About this paper
13. Chapter one explores why it is important to economic growth and prosperity that Scotland is able to continue to grow the population and in particular the working age population. It highlights:
- demographic projections prepared by NRS and ONS;
- economic and fiscal forecasts by the Scottish Fiscal Commission;
- new modelling presented in this paper of the economic impact of migration; and
- the social benefit of migration to Scotland, including the positive contribution it makes in our rural communities.
14. Chapter two sets out why current UK policy on migration is having a detrimental impact in Scotland. It recommends that the UK Government should:
- abolish the net migration target, or at the very least migration to Scotland should not be counted in it;
- take a different approach to family migration, and improve the rights of people in Scotland to bring close family into the country with them;
- review the immigration skills charge, which is an unhelpful burden on employers;
- give the Scottish Ministers a formal role in deciding on the Scotland shortage occupation list; and
- reintroduce the post-study work visa as recommended by the Smith Commission.
15. Chapter three looks at options for future migration schemes in the UK. It concludes that:
- Scotland should continue to benefit from free movement of people from the EU by the UK remaining in the European Single Market and Customs Union after Brexit, as set out in Scotland's Place in Europe: People, Jobs and Investment;
- devolution of some aspects of the immigration system could allow the Scottish Government, accountable to the Scottish Parliament, to set criteria for a new international migration route to start to meet Scotland's most acute needs; and
- there is an opportunity to rethink the UK immigration system to design a new regional approach, with powers for the Scottish Parliament to meet Scotland's full range of needs, drawing on international examples where this works well.
16. Finally, the Technical Annex contains the details of new economic modelling which shows that reduced migration as a result of the UK leaving the EU could reduce Scotland's GDP by almost £5 billion per year by 2040 – but that there are potential economic gains if a different approach can sustain or increase migration to Scotland.
Note on terminology
17. This paper uses the term 'migrant'. When discussing the flow of migration, this refers to a person not currently resident in Scotland who moves to Scotland with the intention of remaining here for more than 12 months. When discussing the population of migrants in Scotland, it refers to the number of people who have come to Scotland in this way.
18. UK nationals can therefore be migrants to Scotland if they are resident elsewhere (in the UK or abroad) and move to Scotland, and would be counted in migration flows. When talking about the population of migrants in Scotland, we normally refer only to non-UK nationals, split between EU and other international migration.
19. Irish nationals have particular rights within the Common Travel Area to live and work in the UK that are separate from their right to free movement as EU citizens, and the UK Government has committed to maintain the Common Travel Area after the UK leaves the EU. As they are EU citizens, we refer to Irish nationals within the flow of migration from the EU and within the population of EU migrants in Scotland.
20. EU citizens, EEA nationals and Swiss nationals have rights under treaties and directives governing the European Single Market and free movement of people to live and work in other EU Member States, countries within the EEA and Switzerland. These are reciprocal rights that British nationals also currently enjoy. The current arrangements facilitate free movement across the Single Market for all EU and EEA citizens with an initial right of residence in a host State for up to three months. Beyond then an individual and their family members have rights to reside if they are a worker, self-employed, economically self-sufficient, a student with sufficient resources to support themselves, or a jobseeker who has a genuine chance of gaining employment.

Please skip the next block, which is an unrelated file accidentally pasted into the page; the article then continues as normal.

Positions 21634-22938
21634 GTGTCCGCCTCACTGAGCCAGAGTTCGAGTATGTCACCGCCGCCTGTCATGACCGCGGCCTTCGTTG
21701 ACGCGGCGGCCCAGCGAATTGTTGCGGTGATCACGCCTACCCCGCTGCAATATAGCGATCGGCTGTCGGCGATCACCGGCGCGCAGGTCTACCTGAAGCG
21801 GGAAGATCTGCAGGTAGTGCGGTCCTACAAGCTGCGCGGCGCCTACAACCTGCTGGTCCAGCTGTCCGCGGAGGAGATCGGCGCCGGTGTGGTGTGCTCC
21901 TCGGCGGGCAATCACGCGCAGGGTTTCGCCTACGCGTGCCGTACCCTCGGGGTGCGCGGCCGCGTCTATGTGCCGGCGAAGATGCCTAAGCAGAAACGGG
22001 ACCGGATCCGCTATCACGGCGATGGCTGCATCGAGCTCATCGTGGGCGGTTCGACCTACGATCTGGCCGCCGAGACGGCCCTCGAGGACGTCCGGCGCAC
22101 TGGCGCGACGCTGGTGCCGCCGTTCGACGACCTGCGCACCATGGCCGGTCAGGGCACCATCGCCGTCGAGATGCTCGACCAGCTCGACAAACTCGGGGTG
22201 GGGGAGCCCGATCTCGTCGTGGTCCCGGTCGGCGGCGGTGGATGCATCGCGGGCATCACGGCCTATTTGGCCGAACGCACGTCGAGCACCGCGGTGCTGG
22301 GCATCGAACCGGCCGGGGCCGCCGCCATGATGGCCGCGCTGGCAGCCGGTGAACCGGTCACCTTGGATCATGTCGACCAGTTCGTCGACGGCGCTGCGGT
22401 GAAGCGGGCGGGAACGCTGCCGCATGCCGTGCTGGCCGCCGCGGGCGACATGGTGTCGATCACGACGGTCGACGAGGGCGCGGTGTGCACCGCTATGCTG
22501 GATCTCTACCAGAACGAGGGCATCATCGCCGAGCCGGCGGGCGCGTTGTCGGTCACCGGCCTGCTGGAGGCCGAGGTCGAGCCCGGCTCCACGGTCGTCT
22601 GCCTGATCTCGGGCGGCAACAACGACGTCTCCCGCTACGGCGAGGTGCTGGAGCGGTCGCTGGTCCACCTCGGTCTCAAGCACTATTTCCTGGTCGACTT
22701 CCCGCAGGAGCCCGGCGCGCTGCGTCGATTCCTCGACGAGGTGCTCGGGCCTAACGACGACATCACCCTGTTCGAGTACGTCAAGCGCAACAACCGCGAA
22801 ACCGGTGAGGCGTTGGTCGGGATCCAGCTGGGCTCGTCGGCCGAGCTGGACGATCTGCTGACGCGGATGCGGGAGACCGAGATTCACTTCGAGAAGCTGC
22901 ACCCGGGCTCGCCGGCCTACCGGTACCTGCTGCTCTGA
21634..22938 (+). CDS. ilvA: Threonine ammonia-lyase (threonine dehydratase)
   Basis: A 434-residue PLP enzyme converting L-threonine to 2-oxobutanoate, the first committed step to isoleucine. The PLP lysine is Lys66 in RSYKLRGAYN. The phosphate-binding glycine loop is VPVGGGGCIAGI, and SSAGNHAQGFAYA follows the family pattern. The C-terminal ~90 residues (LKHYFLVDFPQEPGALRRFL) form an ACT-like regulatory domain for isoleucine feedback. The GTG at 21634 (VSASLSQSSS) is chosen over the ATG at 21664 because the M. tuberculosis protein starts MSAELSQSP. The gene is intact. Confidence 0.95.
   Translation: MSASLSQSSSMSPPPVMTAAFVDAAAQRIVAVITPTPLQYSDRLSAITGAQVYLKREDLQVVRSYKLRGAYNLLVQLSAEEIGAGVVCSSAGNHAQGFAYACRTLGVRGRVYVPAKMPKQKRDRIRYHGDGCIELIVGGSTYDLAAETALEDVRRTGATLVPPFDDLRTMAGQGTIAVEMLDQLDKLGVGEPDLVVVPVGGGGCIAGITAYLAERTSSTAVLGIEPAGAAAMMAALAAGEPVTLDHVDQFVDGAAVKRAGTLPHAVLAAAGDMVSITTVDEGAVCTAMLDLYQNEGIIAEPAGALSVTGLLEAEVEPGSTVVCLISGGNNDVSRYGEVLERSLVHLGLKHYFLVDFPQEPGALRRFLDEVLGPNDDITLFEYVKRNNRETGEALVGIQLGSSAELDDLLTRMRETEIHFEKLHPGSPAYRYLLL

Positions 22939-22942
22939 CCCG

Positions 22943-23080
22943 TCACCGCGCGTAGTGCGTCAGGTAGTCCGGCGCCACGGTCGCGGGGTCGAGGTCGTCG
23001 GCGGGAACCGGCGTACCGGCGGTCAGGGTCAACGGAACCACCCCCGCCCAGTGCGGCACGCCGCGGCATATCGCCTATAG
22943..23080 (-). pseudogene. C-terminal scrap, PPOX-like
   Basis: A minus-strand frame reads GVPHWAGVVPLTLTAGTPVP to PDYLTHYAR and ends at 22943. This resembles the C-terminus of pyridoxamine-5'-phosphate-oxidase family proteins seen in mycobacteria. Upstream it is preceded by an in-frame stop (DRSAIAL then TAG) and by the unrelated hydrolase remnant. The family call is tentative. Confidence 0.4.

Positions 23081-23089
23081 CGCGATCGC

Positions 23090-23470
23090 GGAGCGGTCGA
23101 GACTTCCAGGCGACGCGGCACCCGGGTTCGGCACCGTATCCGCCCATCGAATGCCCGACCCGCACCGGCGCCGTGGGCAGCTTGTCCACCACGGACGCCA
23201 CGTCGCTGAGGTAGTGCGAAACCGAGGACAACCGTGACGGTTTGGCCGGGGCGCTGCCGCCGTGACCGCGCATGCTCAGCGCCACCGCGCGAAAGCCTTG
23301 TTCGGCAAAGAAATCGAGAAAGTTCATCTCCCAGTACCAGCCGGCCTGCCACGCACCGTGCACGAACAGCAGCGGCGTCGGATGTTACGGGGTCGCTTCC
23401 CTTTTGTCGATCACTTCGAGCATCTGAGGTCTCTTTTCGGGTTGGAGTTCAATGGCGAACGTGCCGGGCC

21. The rights-based approach of free movement is different to the rules-based approach to immigration in the UK. EU citizens exercising these rights would therefore not normally be classed as migrants, but we describe them here in this way when it aids clarity. We normally refer to EU citizens and EU migration rather than EEA, unless greater clarity is required, as the number of EEA nationals and Swiss nationals in Scotland is low. We sometimes refer to groups of Member States who joined the EU at a particular point using terms such as EU15. These terms are explained in footnotes where they are first used.
22. International migrants from other countries do not generally have special rights to live and work in the UK, and their ability to do so is governed by the UK immigration rules. Most international migrants in Scotland are issued with a visa under one of the tiers of the UK points-based system. The other main route for international migrants is family migration. A small proportion of international migrants in Scotland entered by seeking asylum and there are particular humanitarian obligations in relation to refugees and asylum seekers.
23. The points-based system for international migration was first introduced in the UK in 2008 and consists of five tiers, each of which can contain multiple categories of visa. Tier 1 is for high value and exceptional talent, including entrepreneurs and investors. Tier 2 is for skilled workers sponsored by an employer. Tier 3 is for low‑skilled workers, but has never been implemented. Tier 4 is for students, and Tier 5 is for temporary workers.